"Finding a way of preventing these clumps from forming in the brain, and being able to get rid of them, is a promising strategy for preventing Alzheimer's disease. Affibody proteins give us a window into the Alzheimer's brain: by helping us understand how these clumps damage brain cells, they should help us unravel the Alzheimer's disease process."

According to Professor Torleif Härd of the Swedish University of Agricultural Sciences and one of the senior authors of the study: "Our work shows that protein engineering could open up new possibilities in Alzheimer's therapy development."

Source: University of Cambridge
Permalink: http://www.sflorg.com/comm_center/unv_science/p1011_260.html
Time Stamp: 3/16/2010 at 4:45:31 PM UTC
 

Under Embargo Till: 18:00 UTC March 14, 2010
Posted: 18:00 UTC 03/14/2010

New analysis of the structure of silks explains paradox of super-strength

Sunday, March 14, 2010

Spiders and silkworms are masters of materials science, but scientists are finally catching up. Silks are among the toughest materials known, stronger and less brittle, pound for pound, than steel. Now scientists at MIT have unraveled some of their deepest secrets in research that could lead the way to the creation of synthetic materials that duplicate, or even exceed, the extraordinary properties of natural silk.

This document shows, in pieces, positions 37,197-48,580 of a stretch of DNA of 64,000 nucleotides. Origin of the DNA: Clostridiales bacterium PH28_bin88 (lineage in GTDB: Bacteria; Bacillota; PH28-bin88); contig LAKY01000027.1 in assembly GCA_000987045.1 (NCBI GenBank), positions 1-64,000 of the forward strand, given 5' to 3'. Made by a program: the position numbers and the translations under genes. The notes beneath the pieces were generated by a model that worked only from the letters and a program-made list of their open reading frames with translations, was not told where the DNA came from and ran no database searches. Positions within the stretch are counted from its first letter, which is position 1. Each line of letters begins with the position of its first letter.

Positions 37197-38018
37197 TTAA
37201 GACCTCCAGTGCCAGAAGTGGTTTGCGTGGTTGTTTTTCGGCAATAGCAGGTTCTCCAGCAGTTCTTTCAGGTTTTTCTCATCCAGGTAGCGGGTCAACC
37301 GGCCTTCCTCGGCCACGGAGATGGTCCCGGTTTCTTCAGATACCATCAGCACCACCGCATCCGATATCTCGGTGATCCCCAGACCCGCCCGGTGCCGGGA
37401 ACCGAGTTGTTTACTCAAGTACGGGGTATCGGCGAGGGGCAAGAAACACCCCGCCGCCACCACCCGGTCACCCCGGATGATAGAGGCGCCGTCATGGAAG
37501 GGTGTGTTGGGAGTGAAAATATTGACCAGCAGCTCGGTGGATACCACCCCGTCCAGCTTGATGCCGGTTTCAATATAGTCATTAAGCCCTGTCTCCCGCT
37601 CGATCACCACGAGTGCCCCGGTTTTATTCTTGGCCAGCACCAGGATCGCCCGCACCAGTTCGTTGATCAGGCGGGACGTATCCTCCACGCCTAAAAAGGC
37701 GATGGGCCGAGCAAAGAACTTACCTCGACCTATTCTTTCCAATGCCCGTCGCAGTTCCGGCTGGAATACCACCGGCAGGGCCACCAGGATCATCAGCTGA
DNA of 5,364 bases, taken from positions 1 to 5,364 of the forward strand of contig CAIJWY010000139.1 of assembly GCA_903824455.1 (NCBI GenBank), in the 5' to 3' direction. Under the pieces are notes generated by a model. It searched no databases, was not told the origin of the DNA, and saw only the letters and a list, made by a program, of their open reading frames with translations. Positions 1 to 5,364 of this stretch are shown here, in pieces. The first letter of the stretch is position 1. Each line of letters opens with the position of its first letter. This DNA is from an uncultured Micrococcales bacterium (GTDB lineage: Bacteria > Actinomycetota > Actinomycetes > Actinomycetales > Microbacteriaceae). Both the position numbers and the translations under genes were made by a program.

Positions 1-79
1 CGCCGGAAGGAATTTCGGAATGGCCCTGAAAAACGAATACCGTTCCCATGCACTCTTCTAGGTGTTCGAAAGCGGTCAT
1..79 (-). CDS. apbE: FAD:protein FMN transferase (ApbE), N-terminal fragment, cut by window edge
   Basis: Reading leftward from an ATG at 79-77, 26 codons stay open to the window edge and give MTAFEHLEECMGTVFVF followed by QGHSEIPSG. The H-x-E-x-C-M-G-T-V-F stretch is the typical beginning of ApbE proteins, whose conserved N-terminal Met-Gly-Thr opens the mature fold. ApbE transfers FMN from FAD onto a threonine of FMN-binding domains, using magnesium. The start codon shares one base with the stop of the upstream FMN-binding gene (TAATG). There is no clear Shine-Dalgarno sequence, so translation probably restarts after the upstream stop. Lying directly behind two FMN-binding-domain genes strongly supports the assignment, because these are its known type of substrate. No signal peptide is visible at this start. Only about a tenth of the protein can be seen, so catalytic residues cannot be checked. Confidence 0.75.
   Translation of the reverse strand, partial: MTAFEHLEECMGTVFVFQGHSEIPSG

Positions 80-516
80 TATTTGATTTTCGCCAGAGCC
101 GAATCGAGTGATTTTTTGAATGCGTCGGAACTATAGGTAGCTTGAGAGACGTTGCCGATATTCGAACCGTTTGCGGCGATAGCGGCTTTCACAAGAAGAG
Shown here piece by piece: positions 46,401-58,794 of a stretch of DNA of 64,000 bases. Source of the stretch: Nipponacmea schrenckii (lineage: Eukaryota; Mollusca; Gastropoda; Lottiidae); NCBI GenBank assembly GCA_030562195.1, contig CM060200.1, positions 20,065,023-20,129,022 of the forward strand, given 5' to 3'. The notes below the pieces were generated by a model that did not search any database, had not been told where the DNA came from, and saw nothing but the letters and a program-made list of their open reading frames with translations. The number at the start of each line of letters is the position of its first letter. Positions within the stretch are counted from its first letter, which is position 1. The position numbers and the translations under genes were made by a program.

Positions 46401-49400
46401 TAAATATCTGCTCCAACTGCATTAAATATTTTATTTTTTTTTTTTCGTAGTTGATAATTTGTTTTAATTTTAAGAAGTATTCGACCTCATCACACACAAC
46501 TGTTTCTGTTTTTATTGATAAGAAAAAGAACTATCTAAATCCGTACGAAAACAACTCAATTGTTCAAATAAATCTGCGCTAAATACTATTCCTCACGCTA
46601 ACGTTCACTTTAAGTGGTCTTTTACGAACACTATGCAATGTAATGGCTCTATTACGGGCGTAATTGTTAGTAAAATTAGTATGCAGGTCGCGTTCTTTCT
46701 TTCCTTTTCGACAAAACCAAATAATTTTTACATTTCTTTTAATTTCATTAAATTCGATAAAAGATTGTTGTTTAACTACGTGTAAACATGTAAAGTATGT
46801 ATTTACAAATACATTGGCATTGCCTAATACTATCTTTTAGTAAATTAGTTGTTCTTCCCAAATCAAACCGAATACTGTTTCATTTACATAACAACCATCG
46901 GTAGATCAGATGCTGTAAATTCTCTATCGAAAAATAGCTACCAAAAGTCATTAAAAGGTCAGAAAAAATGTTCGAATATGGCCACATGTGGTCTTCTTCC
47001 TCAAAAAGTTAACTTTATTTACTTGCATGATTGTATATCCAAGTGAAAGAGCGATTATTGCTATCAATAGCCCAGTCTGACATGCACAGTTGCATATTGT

Markus Buehler, the Esther and Harold E. Edgerton Associate Professor in MIT’s Department of Civil and Environmental Engineering, and his team study fundamental properties of materials and how those materials fail. With silk, that meant using computer models that can simulate not just the structures of the molecules but exactly how they move and interact in relation to each other. The models helped the researchers determine the molecular and atomic mechanisms responsible for the material’s remarkable mechanical properties.

Silk’s combination of strength and ductility — its ability to bend or stretch without breaking — results from an unusual arrangement of atomic bonds that are inherently very weak, Buehler and his team found. Doctoral student Sinan Keten, postdoctoral associate Zhiping Xu and undergraduate student Britni Ihle are co-authors of a paper on the research to be published on March 14 in the journal Nature Materials.